Tag  |  holiness

Holy, Holy, Holy . . .

Theologian R. C. Sproul once wrote, “When the Bible calls God holy it means primarily that God is . . . separate. He is so far above and beyond us that He seems almost totally foreign to us. To be holy is to be ‘other,’ to be different in a special way.”

My Wake-up Call

It’s been a tiring week. Filling in for the Breakfast Show radio host meant that I set my alarm for 4:40 each morning, ensuring that I’d be at the radio studios by 5:30. I was looking forward to waking up later on Saturday, but at 4:40 I heard the buzz of an alarm. Annoyed at what I thought was my husband’s alarm, I begged him to turn it off and then realized it was my own alarm blaring its unwelcome wake-up call. I’d forgotten to turn off the alarm the night before and now I lay wide awake, frustrated with myself and embarrassed that I’d blamed my husband for the rude awakening.

Holy Ground

As a teenager, I traveled from the United States to London on a school-sponsored trip. Just 14 years old, I regrettably paid more attention to my meals and classmates than to the impressive sights around me. One day, however, I encountered the ruins of a Roman wall. I was awestruck, and my attention was temporarily diverted from typical teenage interests. It was humbling to touch something so ancient. The moss and stone seemed sacred, and I felt as if I were standing on holy ground.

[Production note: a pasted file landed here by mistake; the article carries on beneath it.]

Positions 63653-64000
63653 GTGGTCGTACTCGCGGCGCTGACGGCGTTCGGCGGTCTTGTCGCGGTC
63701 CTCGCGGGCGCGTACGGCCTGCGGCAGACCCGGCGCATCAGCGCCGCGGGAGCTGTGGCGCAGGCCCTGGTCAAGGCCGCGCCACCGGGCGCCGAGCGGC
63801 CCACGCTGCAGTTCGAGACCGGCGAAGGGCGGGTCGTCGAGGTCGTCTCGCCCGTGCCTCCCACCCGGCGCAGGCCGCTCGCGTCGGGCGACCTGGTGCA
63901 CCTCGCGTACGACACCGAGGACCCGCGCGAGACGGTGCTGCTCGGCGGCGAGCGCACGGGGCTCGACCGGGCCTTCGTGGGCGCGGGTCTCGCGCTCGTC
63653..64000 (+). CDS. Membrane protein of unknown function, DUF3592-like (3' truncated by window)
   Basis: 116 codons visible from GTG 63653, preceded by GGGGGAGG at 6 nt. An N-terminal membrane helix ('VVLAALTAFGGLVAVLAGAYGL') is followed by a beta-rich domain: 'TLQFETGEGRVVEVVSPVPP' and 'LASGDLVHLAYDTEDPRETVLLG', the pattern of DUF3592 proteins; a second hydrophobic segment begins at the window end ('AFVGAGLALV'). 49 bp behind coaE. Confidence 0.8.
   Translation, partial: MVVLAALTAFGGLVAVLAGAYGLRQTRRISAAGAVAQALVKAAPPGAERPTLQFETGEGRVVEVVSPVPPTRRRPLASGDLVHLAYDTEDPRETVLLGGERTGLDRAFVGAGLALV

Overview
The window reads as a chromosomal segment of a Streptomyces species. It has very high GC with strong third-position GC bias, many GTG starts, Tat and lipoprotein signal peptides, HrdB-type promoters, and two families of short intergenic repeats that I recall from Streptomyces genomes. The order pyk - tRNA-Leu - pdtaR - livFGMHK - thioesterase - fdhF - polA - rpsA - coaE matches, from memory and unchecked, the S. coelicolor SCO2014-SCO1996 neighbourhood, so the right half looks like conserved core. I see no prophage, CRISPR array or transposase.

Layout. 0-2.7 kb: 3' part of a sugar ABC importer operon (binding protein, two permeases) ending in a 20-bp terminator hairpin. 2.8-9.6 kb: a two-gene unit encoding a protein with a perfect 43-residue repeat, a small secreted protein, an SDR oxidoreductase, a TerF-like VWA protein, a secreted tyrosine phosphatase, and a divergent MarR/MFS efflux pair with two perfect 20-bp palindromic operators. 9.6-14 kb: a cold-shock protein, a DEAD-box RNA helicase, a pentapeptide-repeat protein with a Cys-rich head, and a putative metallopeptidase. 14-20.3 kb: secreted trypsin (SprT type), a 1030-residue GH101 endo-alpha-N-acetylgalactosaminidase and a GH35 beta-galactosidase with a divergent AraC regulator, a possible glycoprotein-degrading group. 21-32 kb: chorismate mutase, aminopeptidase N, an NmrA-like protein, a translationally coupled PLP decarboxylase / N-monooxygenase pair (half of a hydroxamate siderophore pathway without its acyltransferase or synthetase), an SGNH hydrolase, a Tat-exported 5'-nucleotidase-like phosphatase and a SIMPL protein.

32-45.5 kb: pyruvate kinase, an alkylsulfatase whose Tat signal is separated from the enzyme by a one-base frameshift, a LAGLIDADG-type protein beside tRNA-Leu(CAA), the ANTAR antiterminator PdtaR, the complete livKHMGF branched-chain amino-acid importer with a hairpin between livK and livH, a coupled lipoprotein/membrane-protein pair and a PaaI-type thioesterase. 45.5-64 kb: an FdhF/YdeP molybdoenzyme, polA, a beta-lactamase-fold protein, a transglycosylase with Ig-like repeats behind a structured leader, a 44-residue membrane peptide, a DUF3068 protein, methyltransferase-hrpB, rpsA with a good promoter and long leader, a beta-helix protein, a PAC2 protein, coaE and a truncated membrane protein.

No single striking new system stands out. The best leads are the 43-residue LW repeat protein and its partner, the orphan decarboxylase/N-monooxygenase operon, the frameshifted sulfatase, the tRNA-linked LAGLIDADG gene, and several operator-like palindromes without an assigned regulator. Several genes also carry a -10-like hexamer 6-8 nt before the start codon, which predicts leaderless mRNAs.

Sacred Places

It was a holy place, a sacred place, a place unlike any other temple. Before there had come the marble and gold, altars and precious stones, columns, walls, and the Holy of Holies, it was a place of divine-human intimacy. The construction costs were relatively small, it had no great beauty, and it was nothing anyone would envy.

Love and Holiness

The Bible is full of contrasts. We read that our holy “God is a devouring fire” (Deuteronomy 4:24). But a few chapters later we find that God “lavishes his unfailing love on those who love him” (Deuteronomy 7:9). John also wrote, “God is love” (1 John 4:8). Fire burns and is dangerous. Love delights and protects. So how can God be both holy and love?